i clip an image in 8.5 "x11" standard paper size. and want to write on it. do i have to place any other rectangle behind it? so that the printing guy wont have ny problem to print it? or writing on the clipping masked image will be enough! i just need to know....
TLDR: Do not rely on masks, rectangles or any other graphic elements to indicate print area. To prevent erros, select the appropriate page size in document settings.
I used to be the printer guy and received all kind of files and formats to print. The best advice about error free printing is "information, information, information". You have to tell every detail about what you want. If the art is sent by a website form, use the comments field. If it is sent by email, write the instructions instead of just attaching the file. Write instructions on the file name, like "poster - 8.5x11 no resize - CMYK - Portrait.PDF". Select the appropriate/correspondent page size in the document. Do not rely on masks, background rectangles or random lines to indicate the print area, it is confusing. If it is extremely necessary, write instructions on the final art itself, OUTSIDE the print area and if you have any other questions, ask the printer guy if more information is needed.
In most cases, white (especially in a background) is read by printers as "no ink" and so what you leave white on a design will end up the colour of the paper, as it gets "knocked out" in the printing process.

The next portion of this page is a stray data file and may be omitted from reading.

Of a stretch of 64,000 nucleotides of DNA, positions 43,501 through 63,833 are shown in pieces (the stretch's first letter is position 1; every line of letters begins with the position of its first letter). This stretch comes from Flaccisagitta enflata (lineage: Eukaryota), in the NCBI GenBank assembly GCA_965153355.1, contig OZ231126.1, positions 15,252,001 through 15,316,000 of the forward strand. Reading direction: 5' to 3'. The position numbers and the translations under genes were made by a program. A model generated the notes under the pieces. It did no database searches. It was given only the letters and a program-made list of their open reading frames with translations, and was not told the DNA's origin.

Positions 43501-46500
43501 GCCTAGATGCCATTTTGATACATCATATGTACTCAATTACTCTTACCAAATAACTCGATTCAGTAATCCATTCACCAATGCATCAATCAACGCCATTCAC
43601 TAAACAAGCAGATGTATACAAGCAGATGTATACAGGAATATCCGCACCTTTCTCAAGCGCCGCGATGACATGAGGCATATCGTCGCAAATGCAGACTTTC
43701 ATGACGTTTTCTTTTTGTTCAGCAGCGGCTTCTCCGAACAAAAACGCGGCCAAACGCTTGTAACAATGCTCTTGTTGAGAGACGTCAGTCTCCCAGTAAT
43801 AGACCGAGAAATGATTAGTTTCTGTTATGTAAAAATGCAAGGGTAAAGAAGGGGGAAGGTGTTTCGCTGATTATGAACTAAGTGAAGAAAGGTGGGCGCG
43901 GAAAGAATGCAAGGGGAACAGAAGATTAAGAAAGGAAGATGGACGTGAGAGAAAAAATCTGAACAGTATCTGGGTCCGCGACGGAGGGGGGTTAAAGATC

If you stop and think about it, this makes sense: if you were printing on white paper, anything white in a design would be created in the print via not inking that area - so by extension, if your chosen bond is a mid-brown craft paper, the white design areas will end up craft paper brown in your final product.
As to creating false coloured paper by laying down that colour or tone in a background shape - this will work only if you are then having the paper trimmed to remove the portion left un-inked by the press or printer - despite all advertising indicating otherwise, there is still no printer which truly prints edge-to-edge, so anything requiring colour to the very edge is created by setting what's called int he industry a "bleed" - that is, a distance BEYOND the edge of the artboard and beyond the printing area to which you extend all colour fields or images intended to be at the very edge of the paper.
The printer then trims down to the new edge, and your colour field or image now goes right to the edge - or "bleeds".
This of course requires the raw print to be done on a larger sheetstock and trimmed to the appropriate size, so you then pay for the labour to trim and the original paperstock size used to create the final product.
It is true there are specific special conditions in which white may actually be a colour of ink or toner explicitly called for - but this is an atypical workflow relative to the vast preponderance of prints - and bluntly - spot colours, separations, Pantone definitions and so on are the province of the industry of professional graphic designers and print shops - of which you clearly are not part.
I hope this helps clarify things a bit - I am really unsure that I'm answering the question you intend, as it's very unclear - but based on the comments thread you have with Scott, I think this might help.